Trails Benefits Library

This Trails Benefits Library is a collection of studies on the positive impacts of trails on businesses, public health, and quality of life. Use this form to search by type of benefit, use, year, and region.

Find trails studies by:

Benefit

Use

Year

Region

Studies found (6) for 2016:

Association Between User-Generated Commuting Data and Population-Representative Active Commuting Surveillance Data—Four Cities, 2014-2015

→Summary & Interpretation

Year:
Benefits studied:
Uses studied:
Overview: One of the primary concerns about data from GPS tracking apps is that the users tend to be more frequent recreators or commuters and therefore do not accurately represent the actual population. This paper shows that there is a strong correlation between the reported share of people in a neighborhood commuting by active transportation between the American Community Survey (a nationally representative survey) and Strava (a GPS tracking app).
Region: ,
Place: Austin, Texas; Denver, Colorado; Nashville, Tennessee; and San Francisco, California
Citation: Whitfield, G.P. 2016. Association Between User-Generated Commuting Data and Population-Representative Active Commuting Surveillance Data—Four Cities, 2014–2015. CDC Morbidity and Mortality Weekly Report 65(36): 959-962.

Behavioral Effects of Completing a Critical Link in the American Tobacco Trail

→Summary & Interpretation

Year:
Benefits studied:
Uses studied: ,
Overview: In Durham, North Carolina, a bicycle-pedestrian bridge was built to connect two previously separate segments of a regional trail, leading to a 133 percent increase in trail use after its construction. This new connection allows the researchers to demonstrate a substantial increase in physical activity attributable to the bridge, with significant public health benefits for trail users.
Region:
Place: Durham
Citation: Cook, T., S. O’Brien, K. Jackson, D. Findley, and S. Searcy. 2016. “Behavioral effects of completing a critical link in the American Tobacco Trail.” Transportation Research Record 2598: 19–26.

Bonner County Trails Final Survey Results

→Summary & Interpretation

Year:
Benefits studied:
Overview: In rural Bonner County in northern Idaho, trails are used by three-quarters of residents an average of every day in the summer and every other day in the winter. Trail use is high for all residents, even accounting for differences in the length of residence in the county, income, and age. Business owners are more likely to identify trails as an important factor in their decision to move to the county.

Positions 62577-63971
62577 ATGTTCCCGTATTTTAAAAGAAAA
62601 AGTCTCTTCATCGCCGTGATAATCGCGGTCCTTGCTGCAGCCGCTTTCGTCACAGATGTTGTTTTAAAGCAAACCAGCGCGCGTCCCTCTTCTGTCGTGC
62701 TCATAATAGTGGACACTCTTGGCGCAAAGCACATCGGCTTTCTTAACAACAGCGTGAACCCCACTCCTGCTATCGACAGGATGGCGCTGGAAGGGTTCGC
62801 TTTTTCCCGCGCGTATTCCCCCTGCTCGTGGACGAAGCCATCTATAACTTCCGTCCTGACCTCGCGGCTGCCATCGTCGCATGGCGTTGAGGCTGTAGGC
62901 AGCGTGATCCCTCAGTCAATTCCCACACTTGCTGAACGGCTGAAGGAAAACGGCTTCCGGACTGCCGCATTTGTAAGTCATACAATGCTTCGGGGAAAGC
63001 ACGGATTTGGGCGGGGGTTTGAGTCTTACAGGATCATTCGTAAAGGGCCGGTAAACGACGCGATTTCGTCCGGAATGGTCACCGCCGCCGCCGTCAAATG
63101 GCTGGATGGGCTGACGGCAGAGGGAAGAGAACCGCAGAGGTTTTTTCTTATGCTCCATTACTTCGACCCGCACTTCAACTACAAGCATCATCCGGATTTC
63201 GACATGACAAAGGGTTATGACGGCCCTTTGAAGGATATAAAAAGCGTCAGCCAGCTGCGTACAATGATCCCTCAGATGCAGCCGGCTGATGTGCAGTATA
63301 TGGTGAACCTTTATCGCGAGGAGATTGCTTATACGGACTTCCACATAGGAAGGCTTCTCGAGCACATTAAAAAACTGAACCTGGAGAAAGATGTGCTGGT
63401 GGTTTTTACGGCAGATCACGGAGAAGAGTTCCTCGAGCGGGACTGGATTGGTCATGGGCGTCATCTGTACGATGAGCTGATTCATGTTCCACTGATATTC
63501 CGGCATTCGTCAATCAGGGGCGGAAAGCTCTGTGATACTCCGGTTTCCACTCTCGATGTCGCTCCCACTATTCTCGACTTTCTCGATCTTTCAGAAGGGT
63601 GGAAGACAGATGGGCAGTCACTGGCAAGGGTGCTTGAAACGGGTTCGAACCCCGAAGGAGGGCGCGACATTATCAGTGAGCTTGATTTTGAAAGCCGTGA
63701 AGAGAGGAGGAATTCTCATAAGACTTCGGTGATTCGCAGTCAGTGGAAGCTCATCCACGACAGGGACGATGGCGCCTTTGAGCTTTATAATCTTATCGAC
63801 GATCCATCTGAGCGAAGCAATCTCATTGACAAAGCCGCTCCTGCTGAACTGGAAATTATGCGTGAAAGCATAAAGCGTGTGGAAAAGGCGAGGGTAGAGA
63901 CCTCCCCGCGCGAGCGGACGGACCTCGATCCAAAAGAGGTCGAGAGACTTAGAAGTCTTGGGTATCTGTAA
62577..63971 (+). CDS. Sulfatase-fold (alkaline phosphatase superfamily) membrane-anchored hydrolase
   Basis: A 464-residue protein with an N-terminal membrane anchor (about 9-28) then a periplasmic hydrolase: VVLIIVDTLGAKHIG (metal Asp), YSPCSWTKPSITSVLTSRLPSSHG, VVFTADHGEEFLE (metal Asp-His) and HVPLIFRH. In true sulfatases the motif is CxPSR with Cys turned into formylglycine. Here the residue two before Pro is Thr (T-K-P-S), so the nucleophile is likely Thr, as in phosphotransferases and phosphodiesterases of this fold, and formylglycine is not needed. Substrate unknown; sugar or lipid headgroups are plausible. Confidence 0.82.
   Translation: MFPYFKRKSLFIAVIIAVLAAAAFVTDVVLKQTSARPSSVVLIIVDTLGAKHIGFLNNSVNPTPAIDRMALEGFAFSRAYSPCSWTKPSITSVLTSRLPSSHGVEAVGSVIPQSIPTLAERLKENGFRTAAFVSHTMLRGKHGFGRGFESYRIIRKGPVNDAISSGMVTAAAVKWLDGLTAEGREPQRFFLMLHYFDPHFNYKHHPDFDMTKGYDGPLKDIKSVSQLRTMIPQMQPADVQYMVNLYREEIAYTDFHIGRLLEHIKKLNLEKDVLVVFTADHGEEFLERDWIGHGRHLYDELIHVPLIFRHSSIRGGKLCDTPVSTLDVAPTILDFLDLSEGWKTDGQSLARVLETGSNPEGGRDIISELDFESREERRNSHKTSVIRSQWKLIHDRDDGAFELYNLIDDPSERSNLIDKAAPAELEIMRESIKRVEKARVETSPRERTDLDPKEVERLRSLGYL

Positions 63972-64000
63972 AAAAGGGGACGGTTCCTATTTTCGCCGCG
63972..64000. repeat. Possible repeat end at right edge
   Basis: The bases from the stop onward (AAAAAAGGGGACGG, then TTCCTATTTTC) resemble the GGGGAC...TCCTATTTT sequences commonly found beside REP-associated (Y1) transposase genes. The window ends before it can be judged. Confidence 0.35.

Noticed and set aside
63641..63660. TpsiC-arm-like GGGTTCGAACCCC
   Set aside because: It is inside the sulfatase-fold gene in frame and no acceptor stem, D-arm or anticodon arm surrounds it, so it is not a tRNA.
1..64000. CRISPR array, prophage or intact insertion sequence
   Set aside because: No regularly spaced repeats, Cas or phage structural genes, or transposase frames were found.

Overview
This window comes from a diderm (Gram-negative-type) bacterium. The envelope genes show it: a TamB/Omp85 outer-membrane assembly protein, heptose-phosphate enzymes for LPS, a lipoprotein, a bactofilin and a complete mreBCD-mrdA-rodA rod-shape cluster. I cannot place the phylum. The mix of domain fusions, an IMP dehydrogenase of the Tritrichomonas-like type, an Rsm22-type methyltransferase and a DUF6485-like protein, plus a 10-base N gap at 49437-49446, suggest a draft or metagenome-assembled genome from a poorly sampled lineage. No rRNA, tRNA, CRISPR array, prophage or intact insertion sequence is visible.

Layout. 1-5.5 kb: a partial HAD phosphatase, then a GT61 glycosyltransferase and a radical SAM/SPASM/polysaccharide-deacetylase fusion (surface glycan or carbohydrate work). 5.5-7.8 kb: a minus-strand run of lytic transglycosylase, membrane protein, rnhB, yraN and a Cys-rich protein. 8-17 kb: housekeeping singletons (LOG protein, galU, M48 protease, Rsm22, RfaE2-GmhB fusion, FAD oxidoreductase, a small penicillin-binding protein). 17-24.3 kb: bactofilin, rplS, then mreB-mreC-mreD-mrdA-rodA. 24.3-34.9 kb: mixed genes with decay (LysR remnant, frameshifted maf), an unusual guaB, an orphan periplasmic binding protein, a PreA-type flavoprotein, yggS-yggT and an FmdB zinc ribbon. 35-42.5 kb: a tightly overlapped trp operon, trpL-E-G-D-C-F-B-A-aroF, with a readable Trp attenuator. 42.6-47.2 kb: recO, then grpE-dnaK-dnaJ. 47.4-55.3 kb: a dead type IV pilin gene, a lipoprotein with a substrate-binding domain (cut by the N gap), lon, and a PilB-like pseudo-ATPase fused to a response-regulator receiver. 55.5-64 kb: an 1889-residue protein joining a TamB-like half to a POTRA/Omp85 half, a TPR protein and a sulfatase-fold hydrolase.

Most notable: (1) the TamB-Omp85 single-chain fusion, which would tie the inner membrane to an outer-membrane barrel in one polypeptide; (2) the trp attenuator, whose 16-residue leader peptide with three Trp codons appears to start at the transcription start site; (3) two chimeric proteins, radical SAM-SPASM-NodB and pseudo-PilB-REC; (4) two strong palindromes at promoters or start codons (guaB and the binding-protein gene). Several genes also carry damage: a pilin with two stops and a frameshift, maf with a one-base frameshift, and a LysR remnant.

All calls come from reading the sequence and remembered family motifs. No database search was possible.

Region:
States:
Place: Bonner County
Citation: RRC Associates. 2016. Bonner County Trails Final Survey Results. Bozeman, MT: Headwaters Economics.

Determinants of Demand for Recreational Walking Trails in Ireland

→Summary & Interpretation

Year:
Benefits studied:
Uses studied:
Overview: Visitors to walking trails in rural Ireland are likely to spend more to visit flat or valley trails, as well as trails that have signage and maps. The authors use the results to evaluate a set of proposed trails to identify those most likely to bring the most visitors and generate the greatest economic impact.
Region:
States:
Place: County Galway
Citation: Kelley, H., T. M. van Rensburg, and N. Jeserich. 2016. "Determinants of demand for recreational walking trails in Ireland." Tourism Management 52: 173-186.

Enchanted Circle Trails: Final Survey Results

→Summary & Interpretation

Year:
Benefits studied: , ,
Overview: In Taos, New Mexico, Hispanic residents and low-income residents are less likely to have used trails during the previous year, but those who have used trails during the previous year use them just as often as other (non-Hispanic) residents. Among low-income residents, those with a park or trail within a 10-minute walk of their house were 50 percent more likely to have used trails during the previous year.
Region:
States:
Place: Taos County
Citation: RRC Associates. 2016. Enchanted Circle Trails: Final Survey Results. Prepared for Taos Land Trust; Headwaters Economics. Boulder, CO: RRC Associates.

Reducing Childhood Obesity Through Coordinated Care: Development of a Park Prescription Program

→Summary & Interpretation

Year:
Benefits studied:
Uses studied:
Overview: In Miami-Dade County, Florida, researchers evaluated the structure of a pilot project connecting children, families, and their pediatricians to a park-based afterschool program. This study describes important factors encouraging ongoing support from participating families and pediatricians, as well as ways to measure the effectiveness of prescription parks programs.
Region:
States:
Place: Miami-Dade County
Citation: Messiah, S.E., Jiang, S., Kardys, J., Hansen, E., Nardi, M. and Forster, L., 2016. Reducing childhood obesity through coordinated care: Development of a park prescription program. World Journal of Clinical Pediatrics 5(3): 234.